Civil disobedience: the active, professed refusal to obey certain laws, demands, or commands of a government, or of an occupying international power.
History is filled with several defining civil disobedience movements, most prominently in Egypt, India, America, Czechoslovakia and South Africa. It would, however, be safe to say that the PTI's is not going to be added to the list.
In Egypt, civil disobedience was part of a country-wide revolutionary nationalist movement against British occupiers in 1919, sparked by the British-imposed exile of Saad Zaghloul and the nationalist Wafd Party. It led to the recognition of Egyptian independence in 1922.
In India, Gandhi’s famous advocacy and practice of non-violent civil disobedience in the name of Satyagraha was against British imperialists.
One of those inspired by Gandhi was Martin Luther King Jr. who led the American Civil Rights Movement to end the state policy of racial segregation and discrimination against black Americans, and grant them full constitutional, civil rights and liberties for them.
Czechoslovakia’s Velvet Revolution of 1989 against the single-party communist rule in the country of 41 years also included non-violent civil resistance; as did Nelson Mandela’s struggle against the apartheid in South Africa.
This is just a tiny list of major civil disobedience movements, but more than enough to highlight how ludicrous it is to compare Imran Khan’s politicking to these genuine revolutions.
Know more: Imran's inglorious ending
In Egypt and India, civil disobedience was traditionally an anti-colonialist and anti-imperialist tool against foreign occupiers and colonialists. It was used in the nationalist pursuit of independence.
In America, it was used to end the unjust and unequal system of discrimination and domination of one people in the country by another, just as it was in South Africa.
In Czechoslovakia and Lithuania, it was to fight the iron Soviet grip they had been under for years.
Those movements make sense. But in Pakistan’s case there is neither a colonial or foreign occupier, nor is there apartheid.
Bear in mind, from Iran and Afghanistan to India and Thailand, countless political parties have decried massive rigging in their respective elections. However, Imran's case is the first time a provincial government has initiated a civil disobedience movement against the federal government on such grounds; and that too, with an ultimatum of two days.
It is preposterous that a provincial government which came to power through what it terms elections of ‘unprecedented rigging’ hasn't bothered to resign from K-P before asking for the federal government's resignation on the pretext of being elected through those very same elections.
The call to disobey the government, then, is mere farce.
Read on: Threat to constitutional order?
And what of not paying taxes as a form of protest?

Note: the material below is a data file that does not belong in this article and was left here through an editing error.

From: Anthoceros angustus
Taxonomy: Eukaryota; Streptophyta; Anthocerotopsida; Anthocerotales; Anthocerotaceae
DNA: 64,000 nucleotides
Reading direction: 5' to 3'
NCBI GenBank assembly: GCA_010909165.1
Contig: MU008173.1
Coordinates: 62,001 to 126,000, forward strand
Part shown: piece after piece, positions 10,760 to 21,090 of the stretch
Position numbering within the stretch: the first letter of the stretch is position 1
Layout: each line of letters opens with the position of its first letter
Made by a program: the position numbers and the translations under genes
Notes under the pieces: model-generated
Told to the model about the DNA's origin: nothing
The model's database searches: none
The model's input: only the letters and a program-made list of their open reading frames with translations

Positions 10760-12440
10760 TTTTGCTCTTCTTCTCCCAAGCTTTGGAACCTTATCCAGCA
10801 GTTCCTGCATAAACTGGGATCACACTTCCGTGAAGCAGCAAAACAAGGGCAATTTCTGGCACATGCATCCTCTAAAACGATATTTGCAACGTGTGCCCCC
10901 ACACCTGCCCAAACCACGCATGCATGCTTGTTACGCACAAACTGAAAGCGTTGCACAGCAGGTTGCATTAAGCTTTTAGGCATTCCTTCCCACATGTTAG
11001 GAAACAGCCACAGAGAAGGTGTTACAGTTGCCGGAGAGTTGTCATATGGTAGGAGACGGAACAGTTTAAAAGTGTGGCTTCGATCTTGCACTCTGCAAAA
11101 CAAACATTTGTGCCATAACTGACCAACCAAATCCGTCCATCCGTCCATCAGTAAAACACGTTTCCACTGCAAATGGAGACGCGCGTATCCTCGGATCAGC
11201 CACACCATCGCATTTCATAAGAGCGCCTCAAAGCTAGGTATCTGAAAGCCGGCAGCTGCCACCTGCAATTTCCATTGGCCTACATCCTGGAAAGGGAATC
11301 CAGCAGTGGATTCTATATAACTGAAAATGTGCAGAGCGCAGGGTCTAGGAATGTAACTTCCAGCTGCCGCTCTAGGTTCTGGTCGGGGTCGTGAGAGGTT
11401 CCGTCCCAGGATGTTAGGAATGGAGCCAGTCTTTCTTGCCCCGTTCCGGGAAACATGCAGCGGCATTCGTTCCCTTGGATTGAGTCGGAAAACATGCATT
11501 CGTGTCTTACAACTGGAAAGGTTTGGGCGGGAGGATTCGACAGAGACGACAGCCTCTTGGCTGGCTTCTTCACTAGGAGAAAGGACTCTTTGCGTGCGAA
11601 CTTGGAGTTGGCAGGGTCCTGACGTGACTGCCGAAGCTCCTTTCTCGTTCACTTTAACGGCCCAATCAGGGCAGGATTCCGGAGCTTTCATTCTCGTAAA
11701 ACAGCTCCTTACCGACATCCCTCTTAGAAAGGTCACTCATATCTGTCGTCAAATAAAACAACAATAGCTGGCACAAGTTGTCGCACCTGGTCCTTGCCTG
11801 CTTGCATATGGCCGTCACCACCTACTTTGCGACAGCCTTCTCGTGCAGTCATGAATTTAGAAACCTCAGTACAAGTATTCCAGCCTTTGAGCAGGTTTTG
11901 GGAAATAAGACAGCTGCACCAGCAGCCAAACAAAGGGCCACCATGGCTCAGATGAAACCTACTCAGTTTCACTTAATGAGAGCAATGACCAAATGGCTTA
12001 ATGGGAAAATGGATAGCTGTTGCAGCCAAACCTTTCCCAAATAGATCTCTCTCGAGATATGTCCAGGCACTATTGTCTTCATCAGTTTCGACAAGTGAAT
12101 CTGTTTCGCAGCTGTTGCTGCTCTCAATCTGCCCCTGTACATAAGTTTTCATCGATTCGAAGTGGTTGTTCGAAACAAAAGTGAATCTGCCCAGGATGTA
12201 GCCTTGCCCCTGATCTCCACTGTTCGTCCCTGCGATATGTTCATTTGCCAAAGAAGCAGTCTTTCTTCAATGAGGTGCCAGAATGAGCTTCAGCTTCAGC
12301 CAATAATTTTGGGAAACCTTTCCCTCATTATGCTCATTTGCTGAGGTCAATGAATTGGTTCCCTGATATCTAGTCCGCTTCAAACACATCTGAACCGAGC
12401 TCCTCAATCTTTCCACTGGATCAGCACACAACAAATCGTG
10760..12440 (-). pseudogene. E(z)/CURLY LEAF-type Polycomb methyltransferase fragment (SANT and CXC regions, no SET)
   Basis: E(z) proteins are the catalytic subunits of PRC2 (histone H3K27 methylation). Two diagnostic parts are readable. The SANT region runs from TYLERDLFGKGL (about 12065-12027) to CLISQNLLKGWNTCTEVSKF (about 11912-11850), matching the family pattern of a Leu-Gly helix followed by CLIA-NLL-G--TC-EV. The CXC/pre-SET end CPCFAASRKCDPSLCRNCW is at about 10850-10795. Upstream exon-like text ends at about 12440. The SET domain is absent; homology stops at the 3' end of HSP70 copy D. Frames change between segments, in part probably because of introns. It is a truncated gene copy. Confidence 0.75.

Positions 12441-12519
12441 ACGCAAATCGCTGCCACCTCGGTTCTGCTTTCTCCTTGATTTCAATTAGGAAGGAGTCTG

Going by the words of former chairman FBR Ali Arshad Hakeem, only a negligible 0.9 per cent of the population of 190 million pay taxes.
So if tax evasion is the norm in practically the entire country, how is civil disobedience a deviation from it?
What the PTI advocates right now is rebellion against the Pakistani state itself, in order to dislodge the government it deems illegitimate. By advocating civil disobedience in a democracy, it advocates the abrogation of the Constitution of Pakistan by repudiating the writ and power vested in the state by it [the Constitution].
Ziyad Faysal, writer and student of economics, makes a striking point:
I hope people realise that this way [civil disobedience] nothing can stop anyone from abrogating the Pakistani Constitution because in their opinion the sitting government is illegitimate. Does it not worry people that much of the constitutional argument against a military coup or against elements like the Taliban just got thrown out the window?
It is pertinent to note how Khan’s claims and demands have gradually lost all constitutional legitimacy, leading him to resort to unconstitutional means and extreme measures such as civil disobedience as a channel for their realisation.
And, it is here that he has lost the battle.
Perhaps, the best PTI can do right now, for both its sake and Pakistan’s is to make another u-turn: save face by negotiating with the government.
They can grow into a serious political force only by replacing street politics and childish agitation with parliamentary politics, which it has shunned since the elections.
Their idea is right: the PML-N must be stopped from slipping into its traditional slumber of complacency and undemocratic demeanour. But to do that, their stance must be both strong-footed and sensible — not to mention their own house must be in order.
Make KP a model of the governance you demand. Then demand the same for the rest of the country.
Its either that, or bury the dream of 'change' and march on.